As U.S. threats have now morphed into a full-blown trade war with China, the confused objectives of President Donald Trump's trade policies make it easy to lose track of the enormity of the stakes at a critical moment of a technology revolution.
Trump's economics-defying obsession with trade deficits, obscures this and complicates redressing the far more troubling problem of China's predatory mercantilism in technology.
The outcome of the current U.S.-China trade clash will be a defining issue for both Sino-American relations and the evolving Asia-Pacific regional architecture. Indeed, the trend of economic nationalism in China and the U.S. casts a shadow over the future of the institutions, rules and norms of a global trading system facing an uncertain future.
The challenges are to global standards, and they impact all tech industries and all countries, including U.S. allies and partners such as the EU, Japan, South Korea and Southeast Asian nations.
To effectively counter China, the U.S. needs a coalition of like-minded actors. By firing in all directions at once, Trump complicates efforts to forge a common approach and creates openings for Beijing to divide allies.
At its core, the multiplicity of U.S. grievances against China are focused on technology tools (e.g., intellectual property theft, coercive transfer of technology, cyber-theft and curbs on investment in key sectors) that China employs as it seeks, by hook or by crook, to dominate the economy of the future. As President Xi Jinping has said: "Innovation is the primary force driving development."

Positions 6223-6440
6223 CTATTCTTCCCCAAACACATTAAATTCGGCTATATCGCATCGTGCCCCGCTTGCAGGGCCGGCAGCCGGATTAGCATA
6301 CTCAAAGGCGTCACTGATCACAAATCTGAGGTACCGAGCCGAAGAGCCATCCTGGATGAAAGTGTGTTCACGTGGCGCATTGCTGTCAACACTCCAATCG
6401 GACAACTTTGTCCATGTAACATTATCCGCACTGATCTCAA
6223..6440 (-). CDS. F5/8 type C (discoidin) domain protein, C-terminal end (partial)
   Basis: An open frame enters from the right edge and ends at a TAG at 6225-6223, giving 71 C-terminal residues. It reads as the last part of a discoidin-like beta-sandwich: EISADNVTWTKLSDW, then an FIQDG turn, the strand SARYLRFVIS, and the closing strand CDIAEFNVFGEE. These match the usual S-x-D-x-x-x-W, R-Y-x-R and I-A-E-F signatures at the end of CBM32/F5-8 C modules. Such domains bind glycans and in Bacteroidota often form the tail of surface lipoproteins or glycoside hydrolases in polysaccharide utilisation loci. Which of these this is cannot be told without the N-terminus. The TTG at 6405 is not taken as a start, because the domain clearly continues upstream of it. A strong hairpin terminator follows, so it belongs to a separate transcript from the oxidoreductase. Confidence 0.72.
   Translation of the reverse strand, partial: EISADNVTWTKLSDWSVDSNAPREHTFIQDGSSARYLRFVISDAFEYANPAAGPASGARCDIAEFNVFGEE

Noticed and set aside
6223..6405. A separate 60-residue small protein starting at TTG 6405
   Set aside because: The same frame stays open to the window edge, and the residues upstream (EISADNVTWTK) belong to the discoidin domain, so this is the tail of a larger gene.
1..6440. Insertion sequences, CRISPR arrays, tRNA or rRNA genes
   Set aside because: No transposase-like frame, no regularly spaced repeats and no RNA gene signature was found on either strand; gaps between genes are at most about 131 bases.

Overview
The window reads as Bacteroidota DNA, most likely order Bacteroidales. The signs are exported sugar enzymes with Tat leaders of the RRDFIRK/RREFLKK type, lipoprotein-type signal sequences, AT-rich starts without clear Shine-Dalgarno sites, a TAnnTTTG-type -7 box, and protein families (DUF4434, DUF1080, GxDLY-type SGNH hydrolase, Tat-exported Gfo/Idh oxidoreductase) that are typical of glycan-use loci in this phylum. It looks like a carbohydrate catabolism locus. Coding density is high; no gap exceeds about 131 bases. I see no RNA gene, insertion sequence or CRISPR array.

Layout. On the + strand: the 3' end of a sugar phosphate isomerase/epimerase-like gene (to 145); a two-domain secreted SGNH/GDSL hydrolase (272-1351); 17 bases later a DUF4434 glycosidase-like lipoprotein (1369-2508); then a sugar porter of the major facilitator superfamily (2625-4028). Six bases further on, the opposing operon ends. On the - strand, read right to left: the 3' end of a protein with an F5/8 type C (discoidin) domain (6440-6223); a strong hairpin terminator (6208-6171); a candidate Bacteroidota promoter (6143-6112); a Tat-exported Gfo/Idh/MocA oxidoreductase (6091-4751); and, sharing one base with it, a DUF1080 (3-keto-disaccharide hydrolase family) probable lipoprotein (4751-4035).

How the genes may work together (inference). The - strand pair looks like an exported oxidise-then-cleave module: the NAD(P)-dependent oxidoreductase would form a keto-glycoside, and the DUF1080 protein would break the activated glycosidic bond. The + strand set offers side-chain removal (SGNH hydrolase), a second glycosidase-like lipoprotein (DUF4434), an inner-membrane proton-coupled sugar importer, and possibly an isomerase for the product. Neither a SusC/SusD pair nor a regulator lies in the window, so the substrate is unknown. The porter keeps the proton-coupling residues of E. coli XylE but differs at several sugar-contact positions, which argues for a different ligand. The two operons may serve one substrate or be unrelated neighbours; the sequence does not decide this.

Technologies are converging, with the fusion of the digital and the real economy, in a synergy of artificial intelligence, big data (the cloud), robotics, biotech, advanced manufacturing, the internet of things, nano-engineering, and nano-manufacturing. This tech revolution, much more disruptive than the internet revolution of the 1990s, will drive economic growth, defense capabilities, and geopolitical status in the two decades.
It is in this context which China's policies -- and the U.S. and global responses to them -- must be viewed. Chinese techno-nationalism is a longstanding propensity reaching back to Mao Zedong's China whose current expression is the "Made in China 2025" (MIC2025) plan, which targeted 10 strategic technologies, including semiconductors, robotics/smart manufacturing, autonomous vehicles, new materials, aerospace and biotech.
MIC2025 seeks to achieve 70% Chinese local production in these priority technologies by 2025 powered by government funding, which, in total, adds up to more than $300 billion in government money.
As became evident in the recent trade flap over ZTE, a major Chinese phone producer, China is highly dependent on global supply chain inputs from the U.S. and Asia, importing more than $200 billion annually. If Beijing succeeds in localizing its supply chain, it could disrupt the East Asian economy, as Japan, South Korea and ASEAN members are key parts of that supply chain.
China now accounts for 42% of global e-commerce, up from 1% just a decade ago. It is close to achieving a cashless society. China boasts one third of the world's unicorns (startups with $1 billion or more in valuation). The country's venture capital and private equity have exploded over the past decade and are close to rivaling those of Silicon Valley. One U.S. business source estimates that China has more than one thousand venture capital companies, each with more than $100 million. Government tech funding is often combined with money from major state-run banks and tech companies.